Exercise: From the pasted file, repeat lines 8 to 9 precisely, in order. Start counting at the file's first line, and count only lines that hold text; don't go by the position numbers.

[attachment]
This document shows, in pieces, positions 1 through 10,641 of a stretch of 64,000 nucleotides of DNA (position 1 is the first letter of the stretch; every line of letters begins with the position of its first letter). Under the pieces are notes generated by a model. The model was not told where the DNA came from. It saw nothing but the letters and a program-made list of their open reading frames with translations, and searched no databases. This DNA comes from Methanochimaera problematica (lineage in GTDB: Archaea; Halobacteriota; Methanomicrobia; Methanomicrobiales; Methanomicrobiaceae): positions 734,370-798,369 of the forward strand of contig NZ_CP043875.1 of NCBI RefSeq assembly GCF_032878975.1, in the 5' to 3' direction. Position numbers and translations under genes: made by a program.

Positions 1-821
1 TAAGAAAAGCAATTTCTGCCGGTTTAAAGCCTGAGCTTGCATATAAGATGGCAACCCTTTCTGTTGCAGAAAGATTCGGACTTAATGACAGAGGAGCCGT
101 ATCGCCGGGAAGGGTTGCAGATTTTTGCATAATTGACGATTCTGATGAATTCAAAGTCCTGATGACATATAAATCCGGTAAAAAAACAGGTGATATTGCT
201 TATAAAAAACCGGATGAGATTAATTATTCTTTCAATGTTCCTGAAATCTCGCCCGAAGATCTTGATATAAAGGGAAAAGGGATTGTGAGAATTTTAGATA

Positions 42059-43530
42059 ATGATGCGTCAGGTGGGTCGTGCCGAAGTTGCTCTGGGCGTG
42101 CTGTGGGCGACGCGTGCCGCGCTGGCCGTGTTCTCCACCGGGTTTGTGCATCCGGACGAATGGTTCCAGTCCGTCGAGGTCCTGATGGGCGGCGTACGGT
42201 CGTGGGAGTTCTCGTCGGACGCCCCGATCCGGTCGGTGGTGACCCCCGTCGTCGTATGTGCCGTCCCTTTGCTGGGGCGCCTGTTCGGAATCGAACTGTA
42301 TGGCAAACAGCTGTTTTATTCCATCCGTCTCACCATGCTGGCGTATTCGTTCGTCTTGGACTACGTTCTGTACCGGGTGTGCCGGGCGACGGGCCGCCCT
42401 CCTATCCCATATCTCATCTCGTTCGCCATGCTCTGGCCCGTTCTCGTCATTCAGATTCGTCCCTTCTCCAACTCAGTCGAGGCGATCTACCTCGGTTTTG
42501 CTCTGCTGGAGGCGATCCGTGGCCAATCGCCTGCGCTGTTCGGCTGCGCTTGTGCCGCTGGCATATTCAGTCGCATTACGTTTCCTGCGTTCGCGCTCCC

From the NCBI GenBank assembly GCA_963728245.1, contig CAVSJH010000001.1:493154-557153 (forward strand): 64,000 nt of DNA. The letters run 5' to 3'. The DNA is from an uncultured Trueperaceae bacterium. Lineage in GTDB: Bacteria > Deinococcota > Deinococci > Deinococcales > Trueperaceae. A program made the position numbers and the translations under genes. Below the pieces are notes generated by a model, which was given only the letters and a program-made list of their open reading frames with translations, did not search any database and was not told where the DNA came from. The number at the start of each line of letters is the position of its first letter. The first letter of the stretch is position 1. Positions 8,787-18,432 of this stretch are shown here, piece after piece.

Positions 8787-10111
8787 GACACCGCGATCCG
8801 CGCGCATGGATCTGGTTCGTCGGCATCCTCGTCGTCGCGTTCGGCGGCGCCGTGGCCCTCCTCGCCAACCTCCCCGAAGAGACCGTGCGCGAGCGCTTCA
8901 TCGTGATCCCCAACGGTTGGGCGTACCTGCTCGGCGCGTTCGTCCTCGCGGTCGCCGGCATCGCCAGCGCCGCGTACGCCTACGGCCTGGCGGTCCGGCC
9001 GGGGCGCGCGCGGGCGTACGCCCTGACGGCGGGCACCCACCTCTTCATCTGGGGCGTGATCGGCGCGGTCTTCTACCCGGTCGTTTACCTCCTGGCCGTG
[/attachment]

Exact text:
42101 CTGTGGGCGACGCGTGCCGCGCTGGCCGTGTTCTCCACCGGGTTTGTGCATCCGGACGAATGGTTCCAGTCCGTCGAGGTCCTGATGGGCGGCGTACGGT
42201 CGTGGGAGTTCTCGTCGGACGCCCCGATCCGGTCGGTGGTGACCCCCGTCGTCGTATGTGCCGTCCCTTTGCTGGGGCGCCTGTTCGGAATCGAACTGTA